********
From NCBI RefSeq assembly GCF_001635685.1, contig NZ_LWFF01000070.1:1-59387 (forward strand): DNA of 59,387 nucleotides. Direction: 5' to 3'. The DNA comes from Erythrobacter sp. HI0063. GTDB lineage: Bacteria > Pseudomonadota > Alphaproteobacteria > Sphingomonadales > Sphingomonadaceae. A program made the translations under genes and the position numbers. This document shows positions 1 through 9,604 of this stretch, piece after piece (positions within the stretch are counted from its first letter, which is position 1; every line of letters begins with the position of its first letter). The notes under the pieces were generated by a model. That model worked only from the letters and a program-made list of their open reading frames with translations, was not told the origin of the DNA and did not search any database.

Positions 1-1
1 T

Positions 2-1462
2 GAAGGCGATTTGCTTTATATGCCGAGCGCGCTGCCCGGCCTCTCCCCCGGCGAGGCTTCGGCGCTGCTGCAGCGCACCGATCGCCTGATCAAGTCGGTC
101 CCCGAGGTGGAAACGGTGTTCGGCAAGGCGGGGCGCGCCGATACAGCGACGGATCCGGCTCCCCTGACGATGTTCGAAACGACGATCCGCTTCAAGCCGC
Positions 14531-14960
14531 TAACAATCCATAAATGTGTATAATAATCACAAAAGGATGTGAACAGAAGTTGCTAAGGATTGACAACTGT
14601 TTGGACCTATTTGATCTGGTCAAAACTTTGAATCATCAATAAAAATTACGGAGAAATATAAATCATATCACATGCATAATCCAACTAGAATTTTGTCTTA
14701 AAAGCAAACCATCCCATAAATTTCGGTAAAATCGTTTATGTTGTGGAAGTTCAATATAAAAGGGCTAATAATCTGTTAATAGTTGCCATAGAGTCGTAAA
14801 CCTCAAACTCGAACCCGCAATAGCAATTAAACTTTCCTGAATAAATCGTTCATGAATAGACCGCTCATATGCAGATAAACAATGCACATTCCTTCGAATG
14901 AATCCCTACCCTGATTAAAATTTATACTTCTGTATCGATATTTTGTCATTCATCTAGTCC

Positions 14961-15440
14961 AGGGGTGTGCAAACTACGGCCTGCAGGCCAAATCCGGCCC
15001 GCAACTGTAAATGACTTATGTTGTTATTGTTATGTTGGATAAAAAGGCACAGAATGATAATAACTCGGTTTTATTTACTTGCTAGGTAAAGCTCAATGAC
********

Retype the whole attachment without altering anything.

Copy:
From NCBI RefSeq assembly GCF_001635685.1, contig NZ_LWFF01000070.1:1-59387 (forward strand): DNA of 59,387 nucleotides. Direction: 5' to 3'. The DNA comes from Erythrobacter sp. HI0063. GTDB lineage: Bacteria > Pseudomonadota > Alphaproteobacteria > Sphingomonadales > Sphingomonadaceae. A program made the translations under genes and the position numbers. This document shows positions 1 through 9,604 of this stretch, piece after piece (positions within the stretch are counted from its first letter, which is position 1; every line of letters begins with the position of its first letter). The notes under the pieces were generated by a model. That model worked only from the letters and a program-made list of their open reading frames with translations, was not told the origin of the DNA and did not search any database.

Positions 1-1
1 T

Positions 2-1462
2 GAAGGCGATTTGCTTTATATGCCGAGCGCGCTGCCCGGCCTCTCCCCCGGCGAGGCTTCGGCGCTGCTGCAGCGCACCGATCGCCTGATCAAGTCGGTC
101 CCCGAGGTGGAAACGGTGTTCGGCAAGGCGGGGCGCGCCGATACAGCGACGGATCCGGCTCCCCTGACGATGTTCGAAACGACGATCCGCTTCAAGCCGC
Positions 14531-14960
14531 TAACAATCCATAAATGTGTATAATAATCACAAAAGGATGTGAACAGAAGTTGCTAAGGATTGACAACTGT
14601 TTGGACCTATTTGATCTGGTCAAAACTTTGAATCATCAATAAAAATTACGGAGAAATATAAATCATATCACATGCATAATCCAACTAGAATTTTGTCTTA
14701 AAAGCAAACCATCCCATAAATTTCGGTAAAATCGTTTATGTTGTGGAAGTTCAATATAAAAGGGCTAATAATCTGTTAATAGTTGCCATAGAGTCGTAAA
14801 CCTCAAACTCGAACCCGCAATAGCAATTAAACTTTCCTGAATAAATCGTTCATGAATAGACCGCTCATATGCAGATAAACAATGCACATTCCTTCGAATG
14901 AATCCCTACCCTGATTAAAATTTATACTTCTGTATCGATATTTTGTCATTCATCTAGTCC

Positions 14961-15440
14961 AGGGGTGTGCAAACTACGGCCTGCAGGCCAAATCCGGCCC
15001 GCAACTGTAAATGACTTATGTTGTTATTGTTATGTTGGATAAAAAGGCACAGAATGATAATAACTCGGTTTTATTTACTTGCTAGGTAAAGCTCAATGAC